Clinical, anthropometric, and sociodemographic characteristics were collected through a semistructured questionnaire. The cause of infertility was determined from the medical records. The Hospital Anxiety and Depression Scale (HADS) was used to assess mood. This scale has 14 items and 2 subscales, with 7 questions regarding anxiety (HAD-A), and 7 regarding depression (HAD-D). There are 4 responses to each question (with a score between 0and 3), and the sum of the scores of each subscale provides a total score between 0 and 21. The cutoff score for anxiety was ≥ 8, and the cutoff score for depression was ≥ 9.16 Sexual function was evaluated with the Female Sexual Function Index (FSFI) and from data in the medical records of the participants. The FSFI is a questionnaire that has been validated for the population of the location where the study was conducted.17 It has 19 questions, with 6 subscales that assess desire, arousal, lubrication, orgasm, satisfaction, and pain. Each question is multiple choice and scored between 0 or 1 and 5. For the calculation of the total score (range: 2–36), the score of each subscale was multiplied by a factor, and the 6 scores were summed. A lower score corresponds to worse sexual function, and a score < 26.55 indicates sexual dysfunction.18

Women in the IG were invited to answer the FSFI and the HADS in a private room before medical evaluation. A psychologist stayed in the room as support if there were any questions. The CG also answered both questionnaires in the street where they were recruited by the psychologist. As the questionnaire is self-responding, the women of the CG received a support clipboard to keep the privacy of their answers. Women who reported changes in sexual function and expressed a desire for intervention by a sexual therapist, were referred to the Human Sexuality Studies Outpatient Clinic care. This project was approved by the Research Ethics Committee of our institution, and all participating women signed informed consent documents. All of the women signed the informed consent form.

Variables are provided in descriptive tables for quantitative and comparative analysis. The Fisher exact test was used to determine the significance of associations between variables of interest. For the comparison of quantitative variables between the groups, we have used the nonparametric Mann-Whitney test. To estimate crude and adjusted odds ratios (ORs), simple and multiple logistic regression were performed.19 The statistical analyses were performed using SAS software version 9.2 (SAS Institute Inc. Cary, NC, USA) and the PROC MEANS procedure. A p-value< 0.05 was considered significant.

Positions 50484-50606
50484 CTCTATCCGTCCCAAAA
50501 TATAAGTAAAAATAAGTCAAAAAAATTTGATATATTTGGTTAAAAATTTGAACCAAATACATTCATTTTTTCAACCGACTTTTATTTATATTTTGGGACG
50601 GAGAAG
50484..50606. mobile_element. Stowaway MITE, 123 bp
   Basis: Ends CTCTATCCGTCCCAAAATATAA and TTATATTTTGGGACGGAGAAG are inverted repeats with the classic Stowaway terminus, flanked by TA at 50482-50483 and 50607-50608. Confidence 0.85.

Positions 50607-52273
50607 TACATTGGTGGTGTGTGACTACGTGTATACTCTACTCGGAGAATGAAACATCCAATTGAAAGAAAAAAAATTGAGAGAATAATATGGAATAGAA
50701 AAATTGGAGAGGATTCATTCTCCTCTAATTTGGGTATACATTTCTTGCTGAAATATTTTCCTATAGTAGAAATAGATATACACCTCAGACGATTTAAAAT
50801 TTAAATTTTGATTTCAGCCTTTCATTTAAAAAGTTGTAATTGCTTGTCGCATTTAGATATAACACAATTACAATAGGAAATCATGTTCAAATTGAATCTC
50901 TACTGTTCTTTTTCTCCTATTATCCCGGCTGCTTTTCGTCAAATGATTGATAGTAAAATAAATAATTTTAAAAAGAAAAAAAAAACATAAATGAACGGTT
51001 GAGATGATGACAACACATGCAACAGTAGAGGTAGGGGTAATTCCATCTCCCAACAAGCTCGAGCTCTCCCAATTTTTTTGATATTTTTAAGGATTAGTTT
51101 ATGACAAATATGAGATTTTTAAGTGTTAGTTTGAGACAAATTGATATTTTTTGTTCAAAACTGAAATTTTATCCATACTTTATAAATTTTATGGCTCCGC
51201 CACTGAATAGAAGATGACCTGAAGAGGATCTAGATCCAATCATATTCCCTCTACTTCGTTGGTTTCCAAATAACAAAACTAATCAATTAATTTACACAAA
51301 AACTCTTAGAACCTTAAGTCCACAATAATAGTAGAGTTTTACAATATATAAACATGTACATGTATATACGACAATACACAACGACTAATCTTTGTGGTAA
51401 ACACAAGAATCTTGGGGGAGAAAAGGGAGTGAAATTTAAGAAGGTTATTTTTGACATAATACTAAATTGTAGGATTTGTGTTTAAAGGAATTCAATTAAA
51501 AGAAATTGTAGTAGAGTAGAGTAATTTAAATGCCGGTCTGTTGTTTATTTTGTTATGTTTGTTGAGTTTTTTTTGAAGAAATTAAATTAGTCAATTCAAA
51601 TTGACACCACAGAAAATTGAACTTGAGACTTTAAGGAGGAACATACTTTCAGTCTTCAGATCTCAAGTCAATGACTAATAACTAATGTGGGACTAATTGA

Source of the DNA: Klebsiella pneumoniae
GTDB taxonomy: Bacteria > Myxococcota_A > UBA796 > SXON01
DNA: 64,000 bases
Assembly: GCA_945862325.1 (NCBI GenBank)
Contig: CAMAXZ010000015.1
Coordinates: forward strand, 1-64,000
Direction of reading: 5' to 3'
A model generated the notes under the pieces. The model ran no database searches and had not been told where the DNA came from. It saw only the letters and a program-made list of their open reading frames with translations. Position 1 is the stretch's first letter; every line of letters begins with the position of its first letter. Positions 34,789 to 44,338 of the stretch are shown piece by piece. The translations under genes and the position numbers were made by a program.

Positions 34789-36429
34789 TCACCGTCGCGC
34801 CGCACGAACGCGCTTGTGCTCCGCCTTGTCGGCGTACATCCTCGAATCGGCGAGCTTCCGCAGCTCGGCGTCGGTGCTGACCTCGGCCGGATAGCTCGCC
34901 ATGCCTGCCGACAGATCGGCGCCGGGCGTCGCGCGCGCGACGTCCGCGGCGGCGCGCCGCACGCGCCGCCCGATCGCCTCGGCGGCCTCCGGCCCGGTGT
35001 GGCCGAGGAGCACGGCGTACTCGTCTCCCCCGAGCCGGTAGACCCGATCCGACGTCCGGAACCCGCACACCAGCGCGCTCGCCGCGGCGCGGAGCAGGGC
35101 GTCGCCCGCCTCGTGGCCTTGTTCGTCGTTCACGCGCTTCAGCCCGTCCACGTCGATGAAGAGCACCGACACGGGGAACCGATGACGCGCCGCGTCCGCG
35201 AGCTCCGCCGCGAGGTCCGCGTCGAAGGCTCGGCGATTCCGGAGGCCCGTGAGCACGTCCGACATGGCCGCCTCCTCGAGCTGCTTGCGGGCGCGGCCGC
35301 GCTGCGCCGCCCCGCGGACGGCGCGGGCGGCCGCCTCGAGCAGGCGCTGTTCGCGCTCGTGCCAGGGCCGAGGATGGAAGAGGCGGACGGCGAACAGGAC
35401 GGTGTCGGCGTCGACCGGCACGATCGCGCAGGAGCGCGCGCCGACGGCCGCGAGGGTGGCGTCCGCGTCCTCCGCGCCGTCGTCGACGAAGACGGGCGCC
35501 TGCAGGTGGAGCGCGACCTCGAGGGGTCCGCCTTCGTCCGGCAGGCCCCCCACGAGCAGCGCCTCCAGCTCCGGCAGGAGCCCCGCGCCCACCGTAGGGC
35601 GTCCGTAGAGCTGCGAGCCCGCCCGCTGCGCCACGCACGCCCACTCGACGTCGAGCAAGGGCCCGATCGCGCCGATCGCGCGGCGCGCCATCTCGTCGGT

Results

Two hundred and eighty women participated in the present study, 140 in the IG and 140 in the CG (Table 1). In the IG, 104 women (74.29%) had primary infertility and 36 (25.71%) had secondary infertility. The cause of infertility was a female factor in 64 cases (45.71%), a male factor in 38 cases (27.73%), male and female factors in 35 cases (25.54%) and was unknown in 3 cases (2.1%). A total of 64 women (45.71%) had previously received in vitro fertilization (IVF) or intracytoplasmic sperm injection (ICSI).

Table 1 Anthropometric and clinical data of women in the infertile group (IG, n= 140) and in the control group (CG, n= 140) 

Variable IGn (%) CGn (%) p-value
Age (years) < 40 130 (92.86) 125 (89.29) 0.40
≥40 10 (7.14) 15 (10.71)
Marital status Living together 34 (24.29) 46 (32.86) 0.15
Married 106 (75.71) 94 (67.14)
Partner's age (years) < 40 99 (70.71) 100 (71.43) 0.99
≥40 41 (29.29) 40 (28.57)
Time of relationship(years) < 5 10 (7.14) 27 (19.29) < 0.01
≥5 130 (92.86) 113 (80.71)
Schooling Elementary 19 (16.38) 16 (11.43) 0.29
High school 46 (39.66) 50 (35.72)
Higher education 51 (43.97) 74 (52.85)
BMI (kg/m2)* Low weight 2 (1.44) 2 (1.43) 0.72
Normal weight 63 (45.32) 72 (51.43)
Overweight 44 (31.65) 42 (30)
Obese 30 (21.58) 24 (17.14)
Sexarche < 18 years 70 (50) 64 (45.71) 0.35